Evidence has shown that exercise can help combat the symptoms of several mental health problems, including depression and stress. But a new study suggests that people who suffer from panic and high levels of anxiety may also benefit from regular, intense exercise. High anxiety sensitivity is categorized by high levels of fear and worry and is usually accompanied with physical symptoms such as dizziness, racing pulse and shortness of breath. “Anxiety sensitivity is an established risk factor for the development of panic and related disorders,” said psychologist Dr. Jasper Smits of Southern Methodist University, lead author on the research. “This study suggests that this risk factor may be less influential among persons who routinely engage in high levels of physical activity.” He added, “We’re not suggesting, ‘Exercise is a useful alternative, particularly for those without access to traditional treatments. Primary care physicians already prescribe exercise for general health, so exercise may have the advantage of helping reach more people in need of treatment for depression and anxiety.”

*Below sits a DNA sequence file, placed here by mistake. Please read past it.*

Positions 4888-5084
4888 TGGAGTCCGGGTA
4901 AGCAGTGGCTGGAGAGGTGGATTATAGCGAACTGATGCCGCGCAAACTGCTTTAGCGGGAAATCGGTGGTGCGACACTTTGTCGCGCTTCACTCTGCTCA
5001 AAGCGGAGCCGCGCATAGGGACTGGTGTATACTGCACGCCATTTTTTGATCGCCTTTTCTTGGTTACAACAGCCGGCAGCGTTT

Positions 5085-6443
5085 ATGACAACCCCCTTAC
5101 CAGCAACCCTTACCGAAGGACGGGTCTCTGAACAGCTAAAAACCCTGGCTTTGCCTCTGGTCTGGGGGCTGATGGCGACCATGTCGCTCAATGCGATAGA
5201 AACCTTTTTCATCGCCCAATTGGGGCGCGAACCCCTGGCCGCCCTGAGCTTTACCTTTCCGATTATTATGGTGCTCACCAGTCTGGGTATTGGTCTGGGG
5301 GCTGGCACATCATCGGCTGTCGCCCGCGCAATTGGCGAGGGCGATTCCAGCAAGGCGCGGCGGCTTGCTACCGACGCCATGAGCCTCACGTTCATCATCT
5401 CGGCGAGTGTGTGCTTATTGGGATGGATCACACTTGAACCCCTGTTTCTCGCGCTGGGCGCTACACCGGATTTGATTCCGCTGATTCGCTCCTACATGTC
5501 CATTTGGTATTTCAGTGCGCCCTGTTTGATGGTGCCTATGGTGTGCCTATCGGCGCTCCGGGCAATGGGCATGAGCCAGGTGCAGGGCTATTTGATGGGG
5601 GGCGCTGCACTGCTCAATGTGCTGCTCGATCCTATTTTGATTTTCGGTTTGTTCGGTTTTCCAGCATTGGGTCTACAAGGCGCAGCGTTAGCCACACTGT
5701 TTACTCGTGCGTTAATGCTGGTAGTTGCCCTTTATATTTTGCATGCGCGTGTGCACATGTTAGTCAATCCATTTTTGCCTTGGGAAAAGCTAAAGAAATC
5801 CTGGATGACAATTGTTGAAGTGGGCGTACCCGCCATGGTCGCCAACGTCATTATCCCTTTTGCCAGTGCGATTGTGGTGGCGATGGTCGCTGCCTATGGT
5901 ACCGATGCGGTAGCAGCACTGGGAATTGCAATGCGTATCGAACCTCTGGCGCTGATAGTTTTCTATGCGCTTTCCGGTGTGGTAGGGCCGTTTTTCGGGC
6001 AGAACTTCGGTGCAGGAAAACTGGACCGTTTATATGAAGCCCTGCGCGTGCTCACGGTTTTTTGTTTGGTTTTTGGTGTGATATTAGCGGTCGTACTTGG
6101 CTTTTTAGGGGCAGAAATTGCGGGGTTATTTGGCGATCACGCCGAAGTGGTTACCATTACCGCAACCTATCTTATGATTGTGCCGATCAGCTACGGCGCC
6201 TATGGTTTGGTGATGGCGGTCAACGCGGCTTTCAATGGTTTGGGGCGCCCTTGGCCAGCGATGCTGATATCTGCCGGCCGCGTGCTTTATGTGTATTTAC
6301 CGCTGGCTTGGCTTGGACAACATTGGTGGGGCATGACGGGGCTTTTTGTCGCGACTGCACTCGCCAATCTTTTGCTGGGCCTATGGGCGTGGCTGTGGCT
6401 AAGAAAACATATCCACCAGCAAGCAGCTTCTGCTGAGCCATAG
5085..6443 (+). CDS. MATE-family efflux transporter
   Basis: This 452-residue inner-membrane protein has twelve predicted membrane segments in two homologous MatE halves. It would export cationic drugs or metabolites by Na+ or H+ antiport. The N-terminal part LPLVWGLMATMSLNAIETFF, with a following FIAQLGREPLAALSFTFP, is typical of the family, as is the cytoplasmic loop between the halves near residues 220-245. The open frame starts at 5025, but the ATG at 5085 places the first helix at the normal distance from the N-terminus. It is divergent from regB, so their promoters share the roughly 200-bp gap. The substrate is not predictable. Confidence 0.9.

The new results show that this type of exercise may be a viable complement to other treatments targeted at reducing the symptoms of anxiety. “Exercise can be a powerful addition to the range of treatments for depression, anxiety and general stress,” said Otto. “And when people exercise to feel good, they are also taking the exact steps they need to benefit their general health.” In the study, the researchers gathered information from 145 participants to gauge their level of exercise and anxiety. They then inhaled a special mixture of air that induces symptoms of anxiety. The study revealed that those who regularly performed intense exercise had fewer symptoms after inhaling the air than their more sedentary counterparts. Although the results are limited, the researchers hope that this study will push more clinicians to emphasize the importance of physical activity for the treatment of mental health problems.
© Copyright 2011 by By John Smith, therapist in Bellingham, Washington. All Rights Reserved. Permission to publish granted to GoodTherapy.org.
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